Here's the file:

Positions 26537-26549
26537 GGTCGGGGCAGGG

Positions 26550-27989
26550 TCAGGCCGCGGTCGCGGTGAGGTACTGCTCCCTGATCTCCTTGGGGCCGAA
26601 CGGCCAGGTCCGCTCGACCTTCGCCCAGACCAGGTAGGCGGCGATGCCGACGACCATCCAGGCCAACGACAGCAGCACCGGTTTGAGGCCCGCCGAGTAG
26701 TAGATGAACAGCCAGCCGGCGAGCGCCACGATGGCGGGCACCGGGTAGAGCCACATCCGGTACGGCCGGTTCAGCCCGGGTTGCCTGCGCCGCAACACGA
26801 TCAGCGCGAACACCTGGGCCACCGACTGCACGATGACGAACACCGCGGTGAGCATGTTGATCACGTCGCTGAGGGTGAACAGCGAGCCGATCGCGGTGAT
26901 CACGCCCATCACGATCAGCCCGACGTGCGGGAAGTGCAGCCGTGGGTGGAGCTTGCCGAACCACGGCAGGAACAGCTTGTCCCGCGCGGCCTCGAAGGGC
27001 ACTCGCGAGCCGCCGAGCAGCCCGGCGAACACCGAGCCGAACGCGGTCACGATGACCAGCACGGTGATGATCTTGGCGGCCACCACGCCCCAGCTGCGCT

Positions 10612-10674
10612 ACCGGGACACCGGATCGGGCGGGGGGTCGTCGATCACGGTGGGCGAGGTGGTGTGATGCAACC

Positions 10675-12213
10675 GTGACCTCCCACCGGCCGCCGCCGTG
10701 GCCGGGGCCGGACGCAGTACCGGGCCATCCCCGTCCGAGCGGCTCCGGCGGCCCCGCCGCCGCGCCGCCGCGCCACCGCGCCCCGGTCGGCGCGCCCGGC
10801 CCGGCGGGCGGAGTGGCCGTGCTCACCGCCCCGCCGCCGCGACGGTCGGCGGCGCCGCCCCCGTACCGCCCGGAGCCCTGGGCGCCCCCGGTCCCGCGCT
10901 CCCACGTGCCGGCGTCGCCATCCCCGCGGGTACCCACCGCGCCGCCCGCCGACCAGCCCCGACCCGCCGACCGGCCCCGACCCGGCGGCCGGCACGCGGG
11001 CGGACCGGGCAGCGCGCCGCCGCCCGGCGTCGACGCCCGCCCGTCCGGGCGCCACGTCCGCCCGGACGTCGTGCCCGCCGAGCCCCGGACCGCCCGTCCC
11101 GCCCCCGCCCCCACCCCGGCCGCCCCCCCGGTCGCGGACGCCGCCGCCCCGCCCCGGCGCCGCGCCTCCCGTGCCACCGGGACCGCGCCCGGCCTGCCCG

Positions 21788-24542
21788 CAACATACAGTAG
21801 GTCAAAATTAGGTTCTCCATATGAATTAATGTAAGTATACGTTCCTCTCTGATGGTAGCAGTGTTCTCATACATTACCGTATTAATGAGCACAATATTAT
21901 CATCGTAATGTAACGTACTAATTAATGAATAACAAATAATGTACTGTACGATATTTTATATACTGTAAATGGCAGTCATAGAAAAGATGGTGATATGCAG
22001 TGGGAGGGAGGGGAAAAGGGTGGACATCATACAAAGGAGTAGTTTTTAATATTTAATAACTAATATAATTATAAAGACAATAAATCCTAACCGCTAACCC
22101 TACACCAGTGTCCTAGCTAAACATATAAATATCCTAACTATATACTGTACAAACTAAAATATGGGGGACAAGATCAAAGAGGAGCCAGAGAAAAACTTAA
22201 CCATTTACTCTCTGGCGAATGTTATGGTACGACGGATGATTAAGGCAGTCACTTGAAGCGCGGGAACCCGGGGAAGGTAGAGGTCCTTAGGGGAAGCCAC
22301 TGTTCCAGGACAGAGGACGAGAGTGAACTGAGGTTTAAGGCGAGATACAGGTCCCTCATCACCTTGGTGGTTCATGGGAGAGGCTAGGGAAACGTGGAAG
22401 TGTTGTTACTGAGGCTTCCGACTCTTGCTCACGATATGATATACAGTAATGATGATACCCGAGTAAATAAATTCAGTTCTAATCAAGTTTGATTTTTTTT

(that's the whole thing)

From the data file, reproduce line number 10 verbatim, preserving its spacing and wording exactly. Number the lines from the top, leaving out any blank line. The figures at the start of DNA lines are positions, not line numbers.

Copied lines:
Positions 10612-10674